A story Monday by BDN reporter Dawn Gagnon highlighted an issue sexual violence advocates have been working to tackle for years — forced child prostitution, also called human trafficking.
According to the story, three victims in a recent three-day FBI sting that netted 150 arrests were children from Maine. The victims’ names and hometowns are not being identified at the time. The police department that assisted in the sting is also not being named.
Human trafficking is not new to the state. It’s not easy, however, to obtain an estimate of the number of annual victims, Cara Courchesne, communications and outreach coordinator for the Maine Coalition Against Sexual Assault, said.
“For as under-reported sexual violence is, sex trafficking is even more underreported,” Courchesne said. “It’s underground sexual violence.”
The statistics available are startling:
* Nationally, between 100,000 and 300,000 U.S. minors are engaged in commercial sexual exploitation.
* Calls to the National Human Trafficking Resource Center hotline coming from Maine have increased by more than 50 percent in recent years, and providers in every corner of Maine report serving victims of sexual exploitation.
* The most frequent age of those entering the commercial sex industry in the U.S. is 13 to 14 years old.
In addition, advocates at Rape Response Services in Bangor estimate a teen homeless on the street has roughly 48 hours until he or she will most likely be approached about trading sex for food, a warm place to stay or even access to a cell phone.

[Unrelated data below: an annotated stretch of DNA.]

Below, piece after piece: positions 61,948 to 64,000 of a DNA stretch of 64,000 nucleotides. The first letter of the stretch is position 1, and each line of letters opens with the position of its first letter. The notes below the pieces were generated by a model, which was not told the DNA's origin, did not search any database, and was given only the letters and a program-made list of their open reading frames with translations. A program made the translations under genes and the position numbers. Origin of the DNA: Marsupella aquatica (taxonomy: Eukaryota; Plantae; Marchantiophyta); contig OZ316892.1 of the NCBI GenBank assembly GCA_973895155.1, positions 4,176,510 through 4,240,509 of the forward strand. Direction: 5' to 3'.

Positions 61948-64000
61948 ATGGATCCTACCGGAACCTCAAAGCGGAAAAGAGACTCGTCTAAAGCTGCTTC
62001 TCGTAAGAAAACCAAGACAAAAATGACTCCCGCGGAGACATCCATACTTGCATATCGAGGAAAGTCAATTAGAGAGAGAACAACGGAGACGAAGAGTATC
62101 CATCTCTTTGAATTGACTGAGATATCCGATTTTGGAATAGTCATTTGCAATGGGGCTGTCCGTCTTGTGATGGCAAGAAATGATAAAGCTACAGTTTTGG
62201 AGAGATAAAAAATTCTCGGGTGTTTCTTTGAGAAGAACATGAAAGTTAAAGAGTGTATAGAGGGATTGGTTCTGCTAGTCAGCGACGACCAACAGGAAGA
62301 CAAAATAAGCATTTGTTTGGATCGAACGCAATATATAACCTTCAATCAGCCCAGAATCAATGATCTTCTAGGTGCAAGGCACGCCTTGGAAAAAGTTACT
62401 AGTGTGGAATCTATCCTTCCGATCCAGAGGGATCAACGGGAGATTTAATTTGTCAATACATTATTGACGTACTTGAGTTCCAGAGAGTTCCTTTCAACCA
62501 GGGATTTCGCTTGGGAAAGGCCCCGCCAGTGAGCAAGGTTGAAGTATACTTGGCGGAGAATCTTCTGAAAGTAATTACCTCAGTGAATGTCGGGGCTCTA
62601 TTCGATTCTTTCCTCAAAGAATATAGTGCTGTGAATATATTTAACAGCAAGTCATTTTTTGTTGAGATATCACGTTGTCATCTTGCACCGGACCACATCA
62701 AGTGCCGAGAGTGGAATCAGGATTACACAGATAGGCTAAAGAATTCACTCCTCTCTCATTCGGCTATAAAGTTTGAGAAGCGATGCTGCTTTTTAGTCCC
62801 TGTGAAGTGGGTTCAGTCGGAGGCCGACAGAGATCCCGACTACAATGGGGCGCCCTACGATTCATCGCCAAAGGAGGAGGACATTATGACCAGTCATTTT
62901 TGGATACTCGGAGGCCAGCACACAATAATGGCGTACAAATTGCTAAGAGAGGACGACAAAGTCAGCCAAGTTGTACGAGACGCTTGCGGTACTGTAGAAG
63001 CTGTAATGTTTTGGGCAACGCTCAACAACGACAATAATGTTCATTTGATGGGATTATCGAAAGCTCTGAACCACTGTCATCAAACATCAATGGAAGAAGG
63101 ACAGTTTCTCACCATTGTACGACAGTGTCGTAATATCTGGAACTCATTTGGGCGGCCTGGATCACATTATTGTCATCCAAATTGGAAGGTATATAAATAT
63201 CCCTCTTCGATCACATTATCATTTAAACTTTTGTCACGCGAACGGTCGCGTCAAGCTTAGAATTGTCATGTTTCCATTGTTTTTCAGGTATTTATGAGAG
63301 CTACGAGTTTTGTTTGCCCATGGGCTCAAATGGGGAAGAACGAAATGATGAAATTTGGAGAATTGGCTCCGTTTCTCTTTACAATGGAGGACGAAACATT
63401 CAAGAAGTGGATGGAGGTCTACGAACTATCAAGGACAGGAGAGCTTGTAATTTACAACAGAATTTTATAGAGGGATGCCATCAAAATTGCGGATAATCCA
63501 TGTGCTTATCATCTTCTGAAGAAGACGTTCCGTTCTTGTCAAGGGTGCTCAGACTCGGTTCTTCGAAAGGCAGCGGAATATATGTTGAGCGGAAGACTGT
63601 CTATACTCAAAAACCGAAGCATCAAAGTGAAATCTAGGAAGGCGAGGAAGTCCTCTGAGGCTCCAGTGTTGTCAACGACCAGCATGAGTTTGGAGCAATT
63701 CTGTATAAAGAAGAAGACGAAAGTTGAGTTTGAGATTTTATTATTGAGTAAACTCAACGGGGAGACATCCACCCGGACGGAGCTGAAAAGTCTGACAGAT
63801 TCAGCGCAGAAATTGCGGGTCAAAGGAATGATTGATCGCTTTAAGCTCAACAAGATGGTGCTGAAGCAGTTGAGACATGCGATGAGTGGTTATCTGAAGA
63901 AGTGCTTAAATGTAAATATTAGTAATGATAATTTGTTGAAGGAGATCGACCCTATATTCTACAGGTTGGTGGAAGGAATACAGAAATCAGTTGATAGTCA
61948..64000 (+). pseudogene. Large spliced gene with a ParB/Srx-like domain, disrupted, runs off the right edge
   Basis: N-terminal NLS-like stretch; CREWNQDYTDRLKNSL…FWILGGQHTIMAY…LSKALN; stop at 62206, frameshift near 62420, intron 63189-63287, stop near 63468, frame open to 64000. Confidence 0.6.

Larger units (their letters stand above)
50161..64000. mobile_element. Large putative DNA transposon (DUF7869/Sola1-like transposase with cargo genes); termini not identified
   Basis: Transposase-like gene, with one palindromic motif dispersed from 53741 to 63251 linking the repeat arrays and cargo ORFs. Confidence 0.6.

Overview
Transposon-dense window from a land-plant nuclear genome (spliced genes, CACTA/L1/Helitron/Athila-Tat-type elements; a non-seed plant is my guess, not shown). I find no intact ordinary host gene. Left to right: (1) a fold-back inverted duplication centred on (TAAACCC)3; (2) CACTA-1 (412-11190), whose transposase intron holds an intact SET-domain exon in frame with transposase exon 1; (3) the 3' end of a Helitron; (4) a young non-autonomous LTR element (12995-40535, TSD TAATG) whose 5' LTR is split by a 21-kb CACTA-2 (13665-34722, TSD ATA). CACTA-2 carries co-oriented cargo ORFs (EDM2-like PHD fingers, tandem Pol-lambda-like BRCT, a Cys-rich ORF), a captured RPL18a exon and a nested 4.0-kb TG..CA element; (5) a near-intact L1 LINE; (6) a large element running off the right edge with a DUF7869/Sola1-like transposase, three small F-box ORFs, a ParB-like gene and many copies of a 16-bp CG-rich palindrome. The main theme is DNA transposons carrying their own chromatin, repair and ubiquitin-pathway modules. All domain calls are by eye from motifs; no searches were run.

Unfortunately, adults are often arrested and charged with prostitution or drug possession when, in fact, they may be victims of sex trafficking. If they are not prostituting themselves by choice, they are the victims. The state recognizes the issue and is trying to focus more attention on catching the perpetrators.
Gov. Paul LePage signed LD 1159 into law earlier this month, expanding the definition of human trafficking to include crimes involving victimizing someone for profit. The bill, which goes into effect in October, also renames prostitution to “sex trafficking.”
Proponents of the law hope it will begin changing the way communities and police treat victims of sex trafficking. Already, several individuals in Penobscot County including law enforcement officers, advocates, victim-survivors and others have begun meeting on a regular basis to discuss sex trafficking and possible solutions.
It’s an effort that should be supported not only by the Legislature but at the grassroots level in discussions about the issue and how to help those affected the most — the victims.